I was commissioned to write a piece on County Durham for a magazine, not specifically anything to do with language, and I came across Pitmatic, the old language of the Durham miners. I say 'language' but it's a mixture of Durham dialect and specialised vocabulary, most of which, unsurprisingly,is technical and mining-related. Examples include: corf-batters (boys who scraped the coal out of filthy baskets), hoggers (shorts worn by miners underground), poss-tub (laundry items - soap, scrubbing brush etc) and arse-loop (a rope chair which miners sat on when repairing shafts).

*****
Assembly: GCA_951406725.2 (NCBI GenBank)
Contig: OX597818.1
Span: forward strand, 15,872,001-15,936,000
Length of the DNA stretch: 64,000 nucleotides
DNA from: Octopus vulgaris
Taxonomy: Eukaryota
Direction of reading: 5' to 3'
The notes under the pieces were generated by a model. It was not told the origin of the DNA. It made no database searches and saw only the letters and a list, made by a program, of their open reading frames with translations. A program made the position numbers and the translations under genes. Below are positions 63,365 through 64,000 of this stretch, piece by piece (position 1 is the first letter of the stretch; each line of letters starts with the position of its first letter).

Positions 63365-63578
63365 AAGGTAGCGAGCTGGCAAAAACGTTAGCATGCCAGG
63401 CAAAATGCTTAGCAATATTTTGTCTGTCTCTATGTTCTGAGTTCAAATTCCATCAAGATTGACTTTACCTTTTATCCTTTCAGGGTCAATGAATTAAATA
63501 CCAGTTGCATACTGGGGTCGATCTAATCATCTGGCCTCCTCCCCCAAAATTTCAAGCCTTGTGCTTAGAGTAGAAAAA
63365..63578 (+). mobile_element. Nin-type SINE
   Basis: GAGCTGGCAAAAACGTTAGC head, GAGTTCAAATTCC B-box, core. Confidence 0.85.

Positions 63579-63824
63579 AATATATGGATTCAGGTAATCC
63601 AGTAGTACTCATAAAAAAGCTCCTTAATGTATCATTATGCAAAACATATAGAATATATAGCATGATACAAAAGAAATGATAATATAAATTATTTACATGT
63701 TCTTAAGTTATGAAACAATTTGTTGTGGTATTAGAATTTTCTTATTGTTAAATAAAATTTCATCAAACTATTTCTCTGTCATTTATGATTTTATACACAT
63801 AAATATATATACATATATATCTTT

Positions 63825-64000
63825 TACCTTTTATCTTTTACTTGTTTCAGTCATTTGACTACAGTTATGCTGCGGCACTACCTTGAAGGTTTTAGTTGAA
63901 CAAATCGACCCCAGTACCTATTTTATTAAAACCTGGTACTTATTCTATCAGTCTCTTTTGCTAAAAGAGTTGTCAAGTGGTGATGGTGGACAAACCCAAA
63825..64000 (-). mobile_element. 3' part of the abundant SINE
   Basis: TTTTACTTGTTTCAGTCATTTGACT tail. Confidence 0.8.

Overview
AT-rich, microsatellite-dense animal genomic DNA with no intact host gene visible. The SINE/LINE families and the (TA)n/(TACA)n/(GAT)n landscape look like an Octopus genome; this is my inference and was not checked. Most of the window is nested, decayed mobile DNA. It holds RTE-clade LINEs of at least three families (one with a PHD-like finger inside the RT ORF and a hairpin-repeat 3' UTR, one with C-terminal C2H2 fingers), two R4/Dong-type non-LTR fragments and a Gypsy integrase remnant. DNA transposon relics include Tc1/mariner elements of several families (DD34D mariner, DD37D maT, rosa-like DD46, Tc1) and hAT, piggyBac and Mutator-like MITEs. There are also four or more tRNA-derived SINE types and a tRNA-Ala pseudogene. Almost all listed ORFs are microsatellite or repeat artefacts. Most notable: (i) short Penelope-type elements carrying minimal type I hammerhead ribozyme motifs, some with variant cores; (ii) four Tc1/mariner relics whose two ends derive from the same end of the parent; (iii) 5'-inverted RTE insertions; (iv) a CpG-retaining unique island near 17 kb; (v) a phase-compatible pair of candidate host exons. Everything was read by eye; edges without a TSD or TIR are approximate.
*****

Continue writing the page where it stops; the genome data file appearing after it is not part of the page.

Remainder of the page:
People from County Durham are not technically Geordies (who are, strictly speaking, Tynesiders). They are termed Pit-yakkers, and Pitmatic is, or was, also known locally as Yakka. Pitmatic was originally called Pitmatical, which was a reference to both the pit (coalmine) and reminiscent of the word mathematical. Perhaps the idea was to stress the precision and scientific nature of the mining work.